Beyond Your Backyard - If You Care Leave It There
By Kimberly J. Epp
It goes without saying that baby animals are adorable. But sadly the message of orphaned wildlife bears repeating as wildlife rehabilitation centers enter their busiest time of the year. Never move a baby animal from its nesting site unless it is in obvious distress. Baby birds jump from their nest and the mother feeds them on the ground until they learn to fly. Keep your pets inside and leave the babies be.
As with most mammals, their babies are not usually orphaned and abandoned when the mother does not appear to be there. The mother is usually foraging in the area - never very far from where the youngster(s) is/are. A fawn is usually left alone, camoflaged and licked scent-free to be safe from predators. Unless the fawns ears are curled (showing it hasn't had milk for several days), leave that baby be!
Rabbits leave their young alone except when the mother feeds them. Too often baby mammals are considered abandoned and then picked up by someone. These people think they are helping and that the baby/babies are in distress. While their hearts are in the right place, quite often the mother then returns to an empty nest - and becomes quite distressed herself when she cannot find her young.
Wildlife rehabbers are thus inundated with young mammals every spring. The general rule of thumb is; "If you care, leave them there". But if you are unsure, you can call the Wildlife Rehabilitation Society of SK's wildlife hotline at 306-262-7406. They will give you advice of what to do, then they will call your local rehabber if deemed necessary.
For many years, Jan Shadick of "Living Sky Wildlife Rehabilitation" in Saskatoon, rehabbed wildlife from the basement and backyard of her house. Working full time while also rescuing wildlife, she didn't have much free time! She was able to purchase a house with a huge backyard a few years back, and keeps it running with dedicated volunteers and summer students.
The busy time of the year is now; in early to mid Spring. Jan had over 30 baby skunks one year, and another year had 17 little baby raccoons to bottle feed! Now the raccoons go to Hayley Hesseln of "Bandit Ranch Rehab", as these babies require a lot of speciality care and work. It definitely is a lot of work caring for orphaned and injured wildlife, and Jan and her volunteers are certainly dedicated - relying on donations to help cover the costs of food, etc. It is an unpaid job, however it is most rewarding.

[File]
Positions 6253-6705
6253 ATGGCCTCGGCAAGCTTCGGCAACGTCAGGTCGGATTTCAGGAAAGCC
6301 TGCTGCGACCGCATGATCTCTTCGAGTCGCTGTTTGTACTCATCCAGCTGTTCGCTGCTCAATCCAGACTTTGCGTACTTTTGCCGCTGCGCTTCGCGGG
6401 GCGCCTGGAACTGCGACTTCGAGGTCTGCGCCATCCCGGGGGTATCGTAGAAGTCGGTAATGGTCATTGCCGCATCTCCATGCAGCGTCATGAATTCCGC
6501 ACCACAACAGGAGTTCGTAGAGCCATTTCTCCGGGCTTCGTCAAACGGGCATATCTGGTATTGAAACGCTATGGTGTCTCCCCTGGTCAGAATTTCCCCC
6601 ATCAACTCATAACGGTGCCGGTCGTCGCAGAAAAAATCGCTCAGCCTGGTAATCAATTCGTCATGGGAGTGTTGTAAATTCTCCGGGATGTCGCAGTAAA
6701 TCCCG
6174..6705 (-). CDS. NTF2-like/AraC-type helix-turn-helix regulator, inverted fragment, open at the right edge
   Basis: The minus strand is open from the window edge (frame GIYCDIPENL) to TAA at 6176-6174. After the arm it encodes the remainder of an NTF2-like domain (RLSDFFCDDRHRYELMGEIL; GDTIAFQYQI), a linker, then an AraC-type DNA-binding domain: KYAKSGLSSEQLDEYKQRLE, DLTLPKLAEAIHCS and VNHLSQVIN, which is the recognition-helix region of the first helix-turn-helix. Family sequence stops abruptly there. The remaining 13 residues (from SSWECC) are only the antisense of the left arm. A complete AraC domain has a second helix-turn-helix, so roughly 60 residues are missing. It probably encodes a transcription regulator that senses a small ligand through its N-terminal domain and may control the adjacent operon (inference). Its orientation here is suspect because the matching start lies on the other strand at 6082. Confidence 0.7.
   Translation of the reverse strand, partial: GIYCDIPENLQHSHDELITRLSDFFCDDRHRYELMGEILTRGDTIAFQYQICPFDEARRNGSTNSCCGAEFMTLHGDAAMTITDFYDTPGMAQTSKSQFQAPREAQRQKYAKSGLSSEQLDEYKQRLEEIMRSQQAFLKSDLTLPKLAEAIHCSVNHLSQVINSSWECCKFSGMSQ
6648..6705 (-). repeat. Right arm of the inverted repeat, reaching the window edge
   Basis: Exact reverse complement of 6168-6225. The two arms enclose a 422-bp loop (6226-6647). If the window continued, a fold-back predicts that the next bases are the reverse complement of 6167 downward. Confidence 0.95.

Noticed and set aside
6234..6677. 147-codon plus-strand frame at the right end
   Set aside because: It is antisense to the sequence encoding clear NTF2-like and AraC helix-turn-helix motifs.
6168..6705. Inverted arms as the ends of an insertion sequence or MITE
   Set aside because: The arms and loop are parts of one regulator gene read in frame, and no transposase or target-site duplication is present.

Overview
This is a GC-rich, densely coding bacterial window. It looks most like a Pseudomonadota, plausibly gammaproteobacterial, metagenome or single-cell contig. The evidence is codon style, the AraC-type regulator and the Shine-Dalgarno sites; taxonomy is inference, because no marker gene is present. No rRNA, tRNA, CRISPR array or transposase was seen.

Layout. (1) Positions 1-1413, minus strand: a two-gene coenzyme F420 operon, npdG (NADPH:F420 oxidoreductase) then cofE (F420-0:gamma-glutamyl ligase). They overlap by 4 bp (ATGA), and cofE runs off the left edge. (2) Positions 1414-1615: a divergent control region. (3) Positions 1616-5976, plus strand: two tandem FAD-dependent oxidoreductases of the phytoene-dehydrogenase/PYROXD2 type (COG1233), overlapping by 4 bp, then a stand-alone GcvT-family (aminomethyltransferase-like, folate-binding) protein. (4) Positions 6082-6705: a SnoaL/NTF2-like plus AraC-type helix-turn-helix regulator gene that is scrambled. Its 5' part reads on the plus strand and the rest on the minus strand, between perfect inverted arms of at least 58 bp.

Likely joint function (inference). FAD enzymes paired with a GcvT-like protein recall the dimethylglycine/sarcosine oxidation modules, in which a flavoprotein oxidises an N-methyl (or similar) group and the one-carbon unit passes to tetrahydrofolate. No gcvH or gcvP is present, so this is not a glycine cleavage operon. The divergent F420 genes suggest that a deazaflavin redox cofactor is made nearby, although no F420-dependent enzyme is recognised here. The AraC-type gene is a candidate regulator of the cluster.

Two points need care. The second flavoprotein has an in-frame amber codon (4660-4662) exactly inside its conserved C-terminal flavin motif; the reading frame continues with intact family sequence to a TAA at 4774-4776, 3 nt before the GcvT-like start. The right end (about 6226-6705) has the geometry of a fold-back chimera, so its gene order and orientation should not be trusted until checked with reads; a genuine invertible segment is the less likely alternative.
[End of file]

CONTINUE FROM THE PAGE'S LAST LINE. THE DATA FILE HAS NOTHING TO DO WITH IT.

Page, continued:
Here in Moose Jaw, another busy rehabber (Dr. Melanie Blager) went from working out of her house to actually purchasing farmland to house the hundreds of yearly wildlife! She also is a full-time veterinarian and cares for a wild array of orphaned wildlife, including moose calves. I remember her starting out with 40-50 animals per year, then growing to over 400 animals each year! I imagine that number has likely tripled, as she is the only rehabber in the Moose Jaw area as well as much of Regina!
Depending on which province and area you live in, you can find out the hotline in your area - and I myself always carried a wildlife emergency kit in the trunk of my car - as you never know if you may run into an emergent situation! This included the hotline telephone number, a pet carrier with blanket, bowls, bottled water, cat food, a long net, a jackknife (if an animal was entangled), etc.
Remember the general rule of thumb of the Canadian Wildlife Service; "if you care, leave them there' when it comes to baby wildlife. Always be prepared however to lend a hand when it comes to animals in need. Whether it is a tired bee that needs a teaspoon of sugar water to an animal hit and left on the side of the road that needs veterinarian care, we can always show our humanity when it comes to helping others.
True humanity means helping both human and non-human beings. As Jane Goodall says, we all make a difference. You need to decide what that difference will be. I myself prefer to choose kindness and compassion. Will you take the pledge to be kind to all living things as well? Every species plays an important part in the ecosystem, and we cannot afford to lose this connected biodiversity.
Epp is an Environmental Educator and writer and is also the President and field trip coordinator of the Moose Jaw Nature Society.
*The next meeting (and final monthly meeting until September) is on Friday, May 24th at 6:30 PM at St. Mark's Church (60 High Street East). Kim will be providing a slide show talk of the programs she was in charge of during her past two years as president and field trip Coordinator.
The yearly AGM will follow, where positions will be voted on. If you'd like to learn more about what our nature group does, as well as hear of upcoming programs, come out and take part. The program is free of charge and refreshments will be available. Join us following the program for fellowship at Boston's Pizza (downtown location).
Kim can be reached on the MJNS Facebook page or at email@example.com for more information, or you can call her at (306) 681-3198.